Last month we posted an article examining some very significant changes to the way SD cards could be accessed and how Google's partner OEMs had begun enforcing these restrictions with Android 4.4. There can be no doubt, a lot of people were displeased to see their expandable storage crippled. While some have vowed to never update to KitKat, and others have turned to custom ROMs that don't enforce the same rules, there are still many people that still want to have the best of both worlds.
We're lucky to have capable mobile browsers on Android these days, but the experience of poking around on the web is still flawed in a number of ways. You're often stuck bouncing between two or three redirects because of apps, mobile sites, and link shorteners. Then there's the fundamentally modal experience of only having one thing up on the screen at a time. The result is lots of wasted seconds waiting for links to actually resolve at the final destination.
Motorola has a reputation of late for making relatively few changes to the stock Android experience, but taking photos is one of the areas where the company has applied some of its own tender loving care. The app, which can activate with just a flick of the wrist, encourages users to take pictures by touching anywhere on the screen. Now those who would prefer a more tactile approach have that option as well.
We've all been there: you're hours deep in a friendly get together, poker game, or Android Police podcast. Suddenly disaster strikes - your spirits run out, both literally and figuratively. If you've got the brand new Drizly app for Android, you can resupply your booze in under an hour without ever having to leave the house. Unfortunately, this incredible service is only available in very specific parts of Boston, Manhattan, and Brooklyn for the time being.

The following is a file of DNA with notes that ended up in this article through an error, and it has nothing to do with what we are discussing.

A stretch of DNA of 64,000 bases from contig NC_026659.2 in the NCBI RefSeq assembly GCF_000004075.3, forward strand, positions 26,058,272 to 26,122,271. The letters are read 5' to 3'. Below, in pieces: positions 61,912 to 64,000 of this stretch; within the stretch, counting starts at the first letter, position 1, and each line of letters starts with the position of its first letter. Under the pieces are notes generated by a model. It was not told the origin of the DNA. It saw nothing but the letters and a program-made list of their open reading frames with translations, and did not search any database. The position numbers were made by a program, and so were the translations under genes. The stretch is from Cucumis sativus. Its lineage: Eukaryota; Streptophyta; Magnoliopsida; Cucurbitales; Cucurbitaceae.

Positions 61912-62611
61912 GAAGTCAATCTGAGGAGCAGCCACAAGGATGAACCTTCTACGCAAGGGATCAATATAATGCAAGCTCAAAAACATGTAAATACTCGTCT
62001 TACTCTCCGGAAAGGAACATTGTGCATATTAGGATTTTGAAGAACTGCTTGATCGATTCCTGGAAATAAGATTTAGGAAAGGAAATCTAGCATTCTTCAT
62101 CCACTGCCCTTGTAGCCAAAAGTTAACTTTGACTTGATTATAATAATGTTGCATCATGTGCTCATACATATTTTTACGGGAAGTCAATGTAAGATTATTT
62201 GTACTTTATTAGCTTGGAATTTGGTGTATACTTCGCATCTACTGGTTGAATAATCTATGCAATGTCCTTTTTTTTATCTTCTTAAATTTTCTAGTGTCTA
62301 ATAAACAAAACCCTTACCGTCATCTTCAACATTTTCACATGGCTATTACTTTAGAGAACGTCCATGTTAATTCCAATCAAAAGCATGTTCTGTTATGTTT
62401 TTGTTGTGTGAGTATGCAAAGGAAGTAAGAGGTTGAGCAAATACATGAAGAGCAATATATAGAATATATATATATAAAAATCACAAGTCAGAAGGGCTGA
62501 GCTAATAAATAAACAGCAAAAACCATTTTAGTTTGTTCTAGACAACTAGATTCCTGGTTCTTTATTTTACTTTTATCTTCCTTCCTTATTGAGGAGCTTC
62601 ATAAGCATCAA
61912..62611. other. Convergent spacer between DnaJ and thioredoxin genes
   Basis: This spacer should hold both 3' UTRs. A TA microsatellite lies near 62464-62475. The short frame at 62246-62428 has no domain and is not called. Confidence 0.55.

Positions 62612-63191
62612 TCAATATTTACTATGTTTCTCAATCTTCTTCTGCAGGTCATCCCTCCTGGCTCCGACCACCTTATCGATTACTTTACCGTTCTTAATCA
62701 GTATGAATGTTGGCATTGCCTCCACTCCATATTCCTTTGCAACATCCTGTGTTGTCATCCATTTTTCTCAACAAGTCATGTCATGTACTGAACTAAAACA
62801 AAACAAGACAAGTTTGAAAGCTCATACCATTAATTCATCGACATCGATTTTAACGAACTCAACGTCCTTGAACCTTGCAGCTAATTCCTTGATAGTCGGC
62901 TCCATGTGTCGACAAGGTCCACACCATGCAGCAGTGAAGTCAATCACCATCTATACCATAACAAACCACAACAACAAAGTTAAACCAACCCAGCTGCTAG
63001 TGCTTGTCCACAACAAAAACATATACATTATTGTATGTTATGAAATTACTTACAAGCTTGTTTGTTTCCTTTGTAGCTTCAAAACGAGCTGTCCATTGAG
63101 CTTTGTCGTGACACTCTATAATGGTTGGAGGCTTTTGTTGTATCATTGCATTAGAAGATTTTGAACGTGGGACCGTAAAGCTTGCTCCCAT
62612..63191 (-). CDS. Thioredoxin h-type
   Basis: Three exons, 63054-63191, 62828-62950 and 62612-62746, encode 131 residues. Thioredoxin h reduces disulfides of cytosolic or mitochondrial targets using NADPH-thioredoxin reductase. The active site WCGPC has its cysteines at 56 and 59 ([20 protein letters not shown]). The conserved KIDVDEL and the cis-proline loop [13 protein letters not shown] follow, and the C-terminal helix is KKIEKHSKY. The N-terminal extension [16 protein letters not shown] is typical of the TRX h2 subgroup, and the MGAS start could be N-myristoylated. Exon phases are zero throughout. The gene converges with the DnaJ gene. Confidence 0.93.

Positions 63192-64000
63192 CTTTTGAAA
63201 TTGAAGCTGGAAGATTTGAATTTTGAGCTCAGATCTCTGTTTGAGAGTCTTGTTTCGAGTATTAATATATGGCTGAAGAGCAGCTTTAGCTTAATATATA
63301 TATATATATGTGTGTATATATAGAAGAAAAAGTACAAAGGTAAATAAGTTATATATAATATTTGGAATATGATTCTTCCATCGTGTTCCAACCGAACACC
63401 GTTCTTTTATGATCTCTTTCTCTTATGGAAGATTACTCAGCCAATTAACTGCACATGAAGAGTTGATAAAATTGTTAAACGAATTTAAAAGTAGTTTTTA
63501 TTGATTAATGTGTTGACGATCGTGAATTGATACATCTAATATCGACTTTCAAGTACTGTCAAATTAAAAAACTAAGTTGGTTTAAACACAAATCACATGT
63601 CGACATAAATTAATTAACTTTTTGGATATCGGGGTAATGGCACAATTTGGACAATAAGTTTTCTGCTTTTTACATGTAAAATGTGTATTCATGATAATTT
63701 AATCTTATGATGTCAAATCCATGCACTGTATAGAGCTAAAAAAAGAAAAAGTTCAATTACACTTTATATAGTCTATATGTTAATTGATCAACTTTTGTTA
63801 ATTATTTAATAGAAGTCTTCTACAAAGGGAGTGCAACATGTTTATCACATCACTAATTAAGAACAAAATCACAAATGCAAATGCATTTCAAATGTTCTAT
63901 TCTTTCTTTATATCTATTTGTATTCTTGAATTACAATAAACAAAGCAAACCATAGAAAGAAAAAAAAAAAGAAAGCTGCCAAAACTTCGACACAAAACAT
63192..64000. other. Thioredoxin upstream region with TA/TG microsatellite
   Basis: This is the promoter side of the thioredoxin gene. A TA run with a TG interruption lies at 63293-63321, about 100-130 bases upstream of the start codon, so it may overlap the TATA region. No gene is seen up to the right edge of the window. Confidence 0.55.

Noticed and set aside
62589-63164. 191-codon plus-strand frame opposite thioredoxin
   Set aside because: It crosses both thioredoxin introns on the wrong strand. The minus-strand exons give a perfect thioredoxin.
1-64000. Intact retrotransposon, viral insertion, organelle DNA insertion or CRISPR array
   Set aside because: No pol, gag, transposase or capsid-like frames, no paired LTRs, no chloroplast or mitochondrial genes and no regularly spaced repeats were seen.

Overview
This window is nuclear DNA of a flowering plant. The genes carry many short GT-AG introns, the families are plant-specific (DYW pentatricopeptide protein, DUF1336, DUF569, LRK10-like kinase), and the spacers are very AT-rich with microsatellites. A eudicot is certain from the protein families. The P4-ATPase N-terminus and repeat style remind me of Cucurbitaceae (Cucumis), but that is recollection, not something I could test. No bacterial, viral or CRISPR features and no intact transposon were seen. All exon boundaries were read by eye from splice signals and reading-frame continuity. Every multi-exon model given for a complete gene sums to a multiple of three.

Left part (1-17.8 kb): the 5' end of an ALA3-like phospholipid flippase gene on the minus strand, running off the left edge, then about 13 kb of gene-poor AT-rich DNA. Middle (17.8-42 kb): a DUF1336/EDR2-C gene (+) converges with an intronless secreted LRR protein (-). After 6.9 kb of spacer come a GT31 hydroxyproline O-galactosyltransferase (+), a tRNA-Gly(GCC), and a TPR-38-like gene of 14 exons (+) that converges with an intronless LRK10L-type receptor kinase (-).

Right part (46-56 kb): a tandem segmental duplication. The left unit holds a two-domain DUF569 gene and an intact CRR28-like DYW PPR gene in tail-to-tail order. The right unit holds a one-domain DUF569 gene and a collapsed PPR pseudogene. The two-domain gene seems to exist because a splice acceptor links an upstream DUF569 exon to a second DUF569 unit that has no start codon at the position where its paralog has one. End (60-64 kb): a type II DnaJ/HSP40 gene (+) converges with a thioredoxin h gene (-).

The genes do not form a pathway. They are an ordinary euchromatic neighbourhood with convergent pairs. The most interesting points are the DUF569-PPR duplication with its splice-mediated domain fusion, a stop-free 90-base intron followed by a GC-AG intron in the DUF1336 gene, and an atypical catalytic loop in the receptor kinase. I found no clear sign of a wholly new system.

MarkAsRead for Gmail is a quintessential Android app. It does just one thing, and before you go hunting for an app description to figure it out, try giving its name another read. That's right, MarkAsRead for Gmail... lets you mark Gmail messages as read straight from the notification. In between the usual archive and reply buttons that Google provides out of the box, this app sneaks in that ever-so-useful (mark as) read option.
The core functionality of IFTTT is simple but powerful – if this certain thing happens, then do this other thing. You can use RSS feed updates, Facebook events, weather, and more as the 'if' part. The response is where things get interesting. There are 72 channels in IFTTT like Evernote, Gmail, Twitter, and more. As of today, Pushbullet is among them.
Assist is one of the core apps that Motorola has dropped into the Play Store, which means it can be updated as needed. It's gotten a few tweaks already, and today another update is rolling out. This time it should make the meeting mode more useful for users with more than one calendar.
The meeting mode in Assist will automatically silence the phone and auto-reply to messages (both optional) when you are in a meeting.
Last month YouTube for Google TV vanished from the Play Store like a vampire slain by Lincoln himself, quietly fading from public view, seen only by those who had previously downloaded it and already knew of its existence. But like the immortal being that it is, YouTube has risen back from the dead. Not only that, it's stronger, having now received a relatively minor update to version 1.7.5.